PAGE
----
The SEO and Google: improving search engine efficiency
We are currently living in the age of information; with the advent of the internet, we can access information within seconds from several different devices: cell phones, computers, tablets, etc. The internet allows us to simply type a query into a search engine and search the countless pages that come up for the information we need.
But how does the search engine decide which information to provide us? The results for any given search are dependent on the search engine’s SEO which stands for search engine optimization (optimizer). Essentially an SEO is an algorithm that determines where pages will rank in a search engine’s results.
The reason SEOs are so important is because: when people are searching things on the internet they rarely go through pages and pages of information. Instead, most people click on one or two of the top links on the first page of results. Studies show that: if the information the user is looking for is not found on the first page said user will just refine their search rather than continue to scroll through pages of information.
SEOs are also important for businesses, because: where the business’ website ranks in the SEO will determine what page it will be found on. For example, if a business’ website is found on page four of a search result it is much less likely that the person searching will find it than if it was on page one or two. Therefore, businesses are always trying to make sure that their website ranks highly in the SEO to increase website traffic.
One of the most popular search engines available is Google, in fact google is so popular it has become a verb used in everyday language; for example, when someone asks another person a question they don’t know the answer to a common response would be “Google it”. As a search engine Google uses an SEO, and since they are always trying to improve their search results, they are always changing their SEO.
Over the last five years Google has made several algorithm changes to their SEO to ensure that people find the results they are looking for when they use Google. In 2010 Google launched one of their first major changes, it was known as “Caffeine”. Up until the release of “Caffeine” every change to Google’s SEO was just incorporated into the current search engine, but with “Caffeine” Google completely rebooted their search engine using the new “Caffeine” algorithm. The goal with “Caffeine” was: speed, size, and relevance. Basically “Caffeine” was responsible for sorting through tons of data at a faster rate and providing the most relevant information to the search.
The second major change to Google’s SEO came in 2011; this change was known as “Panda”. The goal with “Panda” was to lower the rank of “low-quality sites” or “thin-sites” in the search results. What this did was lower the rankings of sites that had a lot of advertising, and boosted the rankings of news related websites. What this meant was that websites that were more news related would appear on the top page(s) of the search result while lower quality sites would be pushed to the bottom pages.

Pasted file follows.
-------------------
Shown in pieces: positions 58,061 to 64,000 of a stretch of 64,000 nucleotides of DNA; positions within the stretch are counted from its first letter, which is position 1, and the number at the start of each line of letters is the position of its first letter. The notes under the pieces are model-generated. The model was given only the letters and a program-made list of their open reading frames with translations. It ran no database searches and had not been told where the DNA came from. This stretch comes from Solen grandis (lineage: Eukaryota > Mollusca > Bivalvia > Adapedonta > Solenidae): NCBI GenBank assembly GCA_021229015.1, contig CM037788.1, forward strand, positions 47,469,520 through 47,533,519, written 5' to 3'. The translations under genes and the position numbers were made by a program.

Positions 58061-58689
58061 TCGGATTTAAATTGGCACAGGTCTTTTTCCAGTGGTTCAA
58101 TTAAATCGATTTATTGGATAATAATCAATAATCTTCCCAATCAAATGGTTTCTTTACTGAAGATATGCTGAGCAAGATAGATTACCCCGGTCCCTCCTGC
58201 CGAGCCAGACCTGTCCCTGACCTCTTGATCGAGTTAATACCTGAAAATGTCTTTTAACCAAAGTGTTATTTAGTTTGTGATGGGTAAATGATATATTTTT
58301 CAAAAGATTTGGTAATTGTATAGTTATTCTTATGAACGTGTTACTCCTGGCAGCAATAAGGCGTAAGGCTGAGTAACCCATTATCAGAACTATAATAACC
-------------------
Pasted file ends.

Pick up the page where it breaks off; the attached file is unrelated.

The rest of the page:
In 2012 Google released another update to their SEO; this update was called “Penguin”. The goal with “Penguin” was to fight “webspam” and websites using “black-hat techniques” in the search results. “Webspam” is a term used to describe websites that spam Google search results as a way to improve their SEO rankings, this is typically done using “black-hat techniques”. “Black-hat techniques”
are the means a website uses to trick the SEO algorithm and boost its rankings; they are also used to boost website views by tricking the human users. Examples of “black-hat techniques” include: keyword stuffing, doorway pages, and cloaking. All of these are violations of most search engine guidelines.
In 2013 Google released an update to its SEO entitled: “Hummingbird”. The goal behind “Hummingbird” was to add synonyms and improve search context. Google claimed that “Hummingbird” would pay close attention to each word in a search query, as a result the search results would relate to the overall context of the query rather than each individual word.
Google released another update to their SEO in 2014; this update was called “Pidgeon”. The goal behind “Pidgeon” was to improve the ranking of a local listing in a search query. The theory behind “Pidgeon” was that it would benefit both local businesses, whose websites would appear at the top of the search results, and the users who were using Google, as the results would provide them with listings close to their location.
Although Google released each update during a different year they still continue to update all of them periodically as need requires to make sure that the search results are as relevant, and expedient as possible.